I began dusting the soot off of my clothing as I walked to the 'throne room', and in the hallway, I heard voices. While I expected to hear certain people, I heard more than merely them; I heard Gilbertus, Lukas, and several others on top of the five I had expected to hear. The subject matter made for marveling, and I stumbled on in while continuing to dust the soot from my clothing. The group of them were seated about a crude table of sorts ringed with candle-lanterns on rust-tinged stands.
“Did you find chemicals?” asked Eduwart innocently. “I heard an explosion...”
“Uh, no,” I said. “That one room is both cleared and walled up...”
My answer made for a rejoining of the former topic, which was the matter of the house's privies and their noteworthy lack of odor. I sat listening for a moment, until I heard the precise number of those privies – there were but two of them functioning prior to our arrival – and also, the arrangements preferred by black-dressed thugs.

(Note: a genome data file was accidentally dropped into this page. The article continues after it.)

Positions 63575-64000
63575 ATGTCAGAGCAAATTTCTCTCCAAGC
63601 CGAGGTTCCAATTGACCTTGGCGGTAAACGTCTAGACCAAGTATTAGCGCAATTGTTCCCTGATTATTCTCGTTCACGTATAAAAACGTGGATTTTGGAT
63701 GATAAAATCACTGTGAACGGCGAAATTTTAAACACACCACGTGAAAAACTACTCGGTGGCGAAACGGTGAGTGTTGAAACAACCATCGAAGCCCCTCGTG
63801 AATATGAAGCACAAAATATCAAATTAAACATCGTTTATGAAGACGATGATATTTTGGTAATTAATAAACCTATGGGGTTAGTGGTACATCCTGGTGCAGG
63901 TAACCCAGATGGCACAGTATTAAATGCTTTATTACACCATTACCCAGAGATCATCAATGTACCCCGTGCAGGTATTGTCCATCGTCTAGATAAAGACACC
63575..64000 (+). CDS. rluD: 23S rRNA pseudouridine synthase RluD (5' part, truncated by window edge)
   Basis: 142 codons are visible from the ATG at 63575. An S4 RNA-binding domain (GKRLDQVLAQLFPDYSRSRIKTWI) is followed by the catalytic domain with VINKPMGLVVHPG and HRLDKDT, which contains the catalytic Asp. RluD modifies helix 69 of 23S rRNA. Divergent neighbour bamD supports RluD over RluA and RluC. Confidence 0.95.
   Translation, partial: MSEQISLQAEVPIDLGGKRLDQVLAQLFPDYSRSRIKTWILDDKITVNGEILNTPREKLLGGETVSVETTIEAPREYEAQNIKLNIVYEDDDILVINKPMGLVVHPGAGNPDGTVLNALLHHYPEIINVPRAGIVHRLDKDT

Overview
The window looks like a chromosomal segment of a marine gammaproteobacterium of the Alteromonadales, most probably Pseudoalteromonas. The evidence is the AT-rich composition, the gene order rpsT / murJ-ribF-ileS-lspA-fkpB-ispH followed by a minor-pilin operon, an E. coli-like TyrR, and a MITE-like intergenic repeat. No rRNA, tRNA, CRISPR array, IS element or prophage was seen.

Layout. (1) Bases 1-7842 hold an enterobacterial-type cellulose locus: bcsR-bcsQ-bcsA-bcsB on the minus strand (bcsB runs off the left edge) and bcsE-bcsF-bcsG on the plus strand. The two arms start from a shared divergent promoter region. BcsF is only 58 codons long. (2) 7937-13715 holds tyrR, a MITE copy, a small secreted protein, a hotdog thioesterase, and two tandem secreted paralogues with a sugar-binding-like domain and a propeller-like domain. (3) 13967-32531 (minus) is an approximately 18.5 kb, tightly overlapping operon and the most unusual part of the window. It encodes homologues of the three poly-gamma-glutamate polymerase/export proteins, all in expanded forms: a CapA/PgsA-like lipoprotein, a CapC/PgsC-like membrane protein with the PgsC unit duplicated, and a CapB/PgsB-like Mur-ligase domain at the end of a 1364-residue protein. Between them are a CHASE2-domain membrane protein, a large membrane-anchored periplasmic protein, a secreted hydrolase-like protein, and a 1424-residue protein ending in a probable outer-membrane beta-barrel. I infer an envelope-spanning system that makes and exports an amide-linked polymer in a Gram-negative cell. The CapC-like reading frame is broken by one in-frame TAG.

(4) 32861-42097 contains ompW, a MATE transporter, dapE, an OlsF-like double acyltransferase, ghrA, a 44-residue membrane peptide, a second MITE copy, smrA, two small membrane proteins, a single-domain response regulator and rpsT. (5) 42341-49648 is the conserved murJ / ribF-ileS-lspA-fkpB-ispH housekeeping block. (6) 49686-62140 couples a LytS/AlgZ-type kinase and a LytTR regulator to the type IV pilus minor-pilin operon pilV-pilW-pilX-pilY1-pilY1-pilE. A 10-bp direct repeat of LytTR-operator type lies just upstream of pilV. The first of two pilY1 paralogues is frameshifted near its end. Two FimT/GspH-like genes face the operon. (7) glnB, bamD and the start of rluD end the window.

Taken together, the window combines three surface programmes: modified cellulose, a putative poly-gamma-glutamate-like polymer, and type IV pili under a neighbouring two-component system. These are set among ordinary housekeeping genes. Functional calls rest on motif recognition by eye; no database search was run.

“Those who named themselves 'betters' used special pots,” said Liza, “and...
“They were stolen, and no loss,” said Eduwart. “I suspect some combine-head is now enjoying their stink and worms.”
“Worms?” I gasped.
“The beginnings of flies,” said Gabriel. “They resemble new-made Desmonds, supposedly.”
I began gagging, and Liza spoke of our finding the remains of some Kossum's tinned meat in front of one of their packing plants. Gabriel was writing furiously in his ledger. Once my gagging ceased – it needed beer, and patience – the subject changed from sanitation to slavery.
“Only witches wish slaves,” I blurted.
“And why is that?” asked Kees. He seemed to be baiting me, almost as if he'd returned to his green-blooded scaly snake-form.
“The s-suffering,” I spluttered. “The witches l-like to s-see their chattels s-suffer...” My voice ceased, then gathered strength from somewhere before resuming. “The suffering implicit in slavery is beloved of witches, and their power multiplies with each new slave brought under their yoke.” A pause, then, “hence, a decree giving freedom to all, slave or free, needs to be, uh...”